Adam Hadwin watches his shot during the 2015 UFV Cascades Pro-Am. Hadwin

Adam Hadwin watches his shot during the 2015 UFV Cascades Pro-Am. Hadwin

Adam Hadwin prepares for first-ever Masters

Morgan Creek golfer set to tee off at Augusta National Thursday in PGA Tour's flagship event.

To suggest it’s been a busy few weeks for Adam Hadwin may be something of an understatement.

The Abbotsford golfer who lists South Surrey’s Morgan Creek Golf Course as his home course has, in the last month or so, won his first-ever PGA Tour event, nearly won a second, got married and ventured home ownership.

Oh, and this week he’s preparing for a little golf tournament called The Masters, arguably the most prestigious event on the pro circuit’s calendar.

“March has been a pretty crazy month, from getting that first win at (Valspar Championship), to being in contention at Bay Hill… then of course, our wedding last Friday,” Hadwin said on a PGA Tour Canada conference call Thursday morning.

“It’s been, honestly, a whirlwind month. We actually just bought a house, as well, and closed yesterday on it. I’m still figuring out what’s going on I feel a little bit lost.

“Obviously, with Masters coming up… I’m trying to shift the focus to there as well. Certainly, all very good things happening lots of great things in life right now, but certainly been quite a whirlwind.”

The most recent life event for the 29-year-old was his wedding March 24 to his wife Jessica. The pair had planned to embark on a tropical honeymoon but by virtue of Hadwin’s first-ever PGA win in early March a victory that secured him a spot at The Masters plans changed, and instead of boarding a plane to the South Pacific, the Hadwins instead travelled Saturday to Georgia, home of the fabled Augusta National Golf Club.

“Playing in your first Masters, getting to drive up Magnolia Lane the first time, and to be on the grounds and be part of history and tradition that the Masters has if I can’t get up and get ready for that, I don’t know what event I’d be able to do it for,” Hadwin said.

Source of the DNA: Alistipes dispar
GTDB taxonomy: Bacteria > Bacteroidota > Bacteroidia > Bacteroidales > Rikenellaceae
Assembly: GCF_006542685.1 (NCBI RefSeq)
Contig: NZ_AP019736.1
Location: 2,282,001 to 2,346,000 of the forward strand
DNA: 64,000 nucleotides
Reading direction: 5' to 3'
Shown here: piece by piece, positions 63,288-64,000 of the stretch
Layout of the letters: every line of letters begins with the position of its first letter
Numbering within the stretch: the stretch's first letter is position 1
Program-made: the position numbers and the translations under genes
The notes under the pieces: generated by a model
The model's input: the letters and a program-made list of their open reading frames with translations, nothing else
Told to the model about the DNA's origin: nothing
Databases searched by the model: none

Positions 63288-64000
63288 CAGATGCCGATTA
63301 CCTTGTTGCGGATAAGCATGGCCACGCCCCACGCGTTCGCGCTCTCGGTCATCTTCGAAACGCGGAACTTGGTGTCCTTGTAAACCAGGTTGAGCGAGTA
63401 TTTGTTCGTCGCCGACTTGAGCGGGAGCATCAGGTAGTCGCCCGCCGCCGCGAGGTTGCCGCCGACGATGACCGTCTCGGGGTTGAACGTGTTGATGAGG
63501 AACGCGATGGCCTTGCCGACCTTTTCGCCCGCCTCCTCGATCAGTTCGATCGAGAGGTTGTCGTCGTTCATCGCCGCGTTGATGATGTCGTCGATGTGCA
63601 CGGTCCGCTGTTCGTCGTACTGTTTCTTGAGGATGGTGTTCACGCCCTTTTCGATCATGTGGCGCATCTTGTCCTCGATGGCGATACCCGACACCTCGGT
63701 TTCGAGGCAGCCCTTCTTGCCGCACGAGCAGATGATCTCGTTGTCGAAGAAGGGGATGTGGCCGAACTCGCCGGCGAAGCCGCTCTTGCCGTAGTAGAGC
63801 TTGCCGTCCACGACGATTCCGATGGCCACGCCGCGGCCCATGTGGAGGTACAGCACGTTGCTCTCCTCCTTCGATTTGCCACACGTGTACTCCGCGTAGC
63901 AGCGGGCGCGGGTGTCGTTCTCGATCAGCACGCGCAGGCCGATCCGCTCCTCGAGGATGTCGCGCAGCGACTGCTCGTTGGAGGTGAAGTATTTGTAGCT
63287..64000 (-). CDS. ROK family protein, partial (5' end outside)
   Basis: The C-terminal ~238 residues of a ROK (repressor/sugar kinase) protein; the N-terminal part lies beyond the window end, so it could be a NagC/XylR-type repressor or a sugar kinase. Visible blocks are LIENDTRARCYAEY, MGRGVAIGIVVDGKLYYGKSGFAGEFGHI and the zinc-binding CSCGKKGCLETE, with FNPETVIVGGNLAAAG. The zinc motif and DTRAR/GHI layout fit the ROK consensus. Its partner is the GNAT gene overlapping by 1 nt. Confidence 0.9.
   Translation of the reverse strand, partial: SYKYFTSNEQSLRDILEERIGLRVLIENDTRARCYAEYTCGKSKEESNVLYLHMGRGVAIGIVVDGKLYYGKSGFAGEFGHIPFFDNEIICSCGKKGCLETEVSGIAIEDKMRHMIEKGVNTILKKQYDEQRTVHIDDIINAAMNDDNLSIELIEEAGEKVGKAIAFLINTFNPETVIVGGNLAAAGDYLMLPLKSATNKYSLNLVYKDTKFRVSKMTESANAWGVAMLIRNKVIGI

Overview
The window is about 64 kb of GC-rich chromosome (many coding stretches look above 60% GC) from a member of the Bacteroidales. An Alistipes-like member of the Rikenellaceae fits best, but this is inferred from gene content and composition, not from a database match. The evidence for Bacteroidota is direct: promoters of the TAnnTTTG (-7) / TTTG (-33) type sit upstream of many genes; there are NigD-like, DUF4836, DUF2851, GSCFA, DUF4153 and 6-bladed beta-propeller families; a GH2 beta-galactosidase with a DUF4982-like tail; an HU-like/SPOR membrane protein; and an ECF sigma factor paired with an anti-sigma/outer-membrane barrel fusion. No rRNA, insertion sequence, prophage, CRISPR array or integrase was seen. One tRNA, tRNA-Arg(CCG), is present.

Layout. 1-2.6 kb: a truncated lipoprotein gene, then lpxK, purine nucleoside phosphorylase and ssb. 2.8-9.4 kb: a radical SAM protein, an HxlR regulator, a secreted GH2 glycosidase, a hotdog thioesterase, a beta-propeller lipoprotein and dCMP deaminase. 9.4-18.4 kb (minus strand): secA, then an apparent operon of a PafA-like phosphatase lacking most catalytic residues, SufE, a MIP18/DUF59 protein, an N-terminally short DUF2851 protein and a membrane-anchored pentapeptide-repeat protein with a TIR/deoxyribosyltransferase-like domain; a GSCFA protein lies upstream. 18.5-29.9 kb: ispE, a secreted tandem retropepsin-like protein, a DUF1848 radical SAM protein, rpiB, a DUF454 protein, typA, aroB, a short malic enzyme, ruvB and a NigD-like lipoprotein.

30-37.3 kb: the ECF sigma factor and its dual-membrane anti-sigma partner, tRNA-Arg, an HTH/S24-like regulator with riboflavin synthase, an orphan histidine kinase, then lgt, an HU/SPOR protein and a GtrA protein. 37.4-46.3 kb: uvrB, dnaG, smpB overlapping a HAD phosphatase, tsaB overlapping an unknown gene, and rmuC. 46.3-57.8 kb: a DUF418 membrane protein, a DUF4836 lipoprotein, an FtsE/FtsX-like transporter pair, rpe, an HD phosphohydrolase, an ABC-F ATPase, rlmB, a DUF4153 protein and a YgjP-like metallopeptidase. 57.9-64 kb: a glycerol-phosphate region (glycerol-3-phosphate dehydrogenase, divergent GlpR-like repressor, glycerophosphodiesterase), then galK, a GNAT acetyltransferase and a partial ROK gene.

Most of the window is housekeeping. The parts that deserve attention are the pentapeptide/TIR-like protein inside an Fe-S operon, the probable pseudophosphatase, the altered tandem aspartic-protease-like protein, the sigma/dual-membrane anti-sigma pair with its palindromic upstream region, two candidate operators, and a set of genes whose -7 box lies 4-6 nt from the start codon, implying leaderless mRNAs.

“(Jessica) is probably not as excited as I am. I think she’d rather be in Bora Bora right now, but we’re both excited. It’s going to be a great week and certainly, we’re always going to remember this first one.”

Hadwin told reporters he planned to play a practice round at Augusta Sunday, and yesterday (Tuesday) he played a another warm-up round with fellow Canadians Mackenzie Hughes and Mike Weir, who in 2003 became the first-ever Canadian to win the tournament.

And though Hadwin and Weir both play different styles of golf, the Masters rookie said there was much he could learn from the veteran as well as others on the Tour.

“There’s going to be things he did in ’03 that will be different (than what I’ll do). But he found a way to fit his game to Augusta and be the best player that week. Certain shots, certain greens where to go (with the ball) he might have input on where you can go or where you can’t,” Hadwin said.

“A lot of it is just dealing with Augusta and how to mentally prepare. I think he’ll have some great insight into that, as well… I’ve been trying to get advice from many different people.”

Hadwin did acknowledge there is something of a mystique surrounding The Masters both the tournament itself, as well as the golf course. And though there is a certain pressure that comes along with it, the first-timer said he hoped to be prepared enough prior to Thursday’s first round so as to not let that pressure get to him.

“The Masters has this ‘winners only’ or ‘great players only’ type of feel to it,” he said, referring to the tournament’s entry rules, which include a top-ranking or winning a previous PGA tournament or Masters.

“You’ve had to do something extremely special to get into it… I just think it has a little bit of heightened prestige around it.

“I wouldn’t say that I’m feeling the nerves just yet, but once I get onto the grounds on Sunday, I might feel differently… It might have some sort of aura about it, but it’s still a golf tournament.”

He doesn’t feel like inexperience will hamper him in any way this week, he said.

“I’ve gone to lots of golf courses I’ve never played before and played well… it’s just a matter of going there and getting my bearings.”

Tee times and groupings which golfers will play together for rounds 1 and 2 were announced Tuesday after Peace Arch News press deadline.

Hadwin admits that, growing up, he’s imagined himself winning a prestigious green jacket, which is awarded to the winner each year along with a first-place cheque for $1.8 million.

“I’ve made many a putt to win the Masters while practising,” he joked.

“I’m going to go in there with confidence I’ve had some success against great fields, so it’s just a matter of preparing the best I can and seeing where my game stacks up against the best players.

“It’s going to be a great week, it really is.”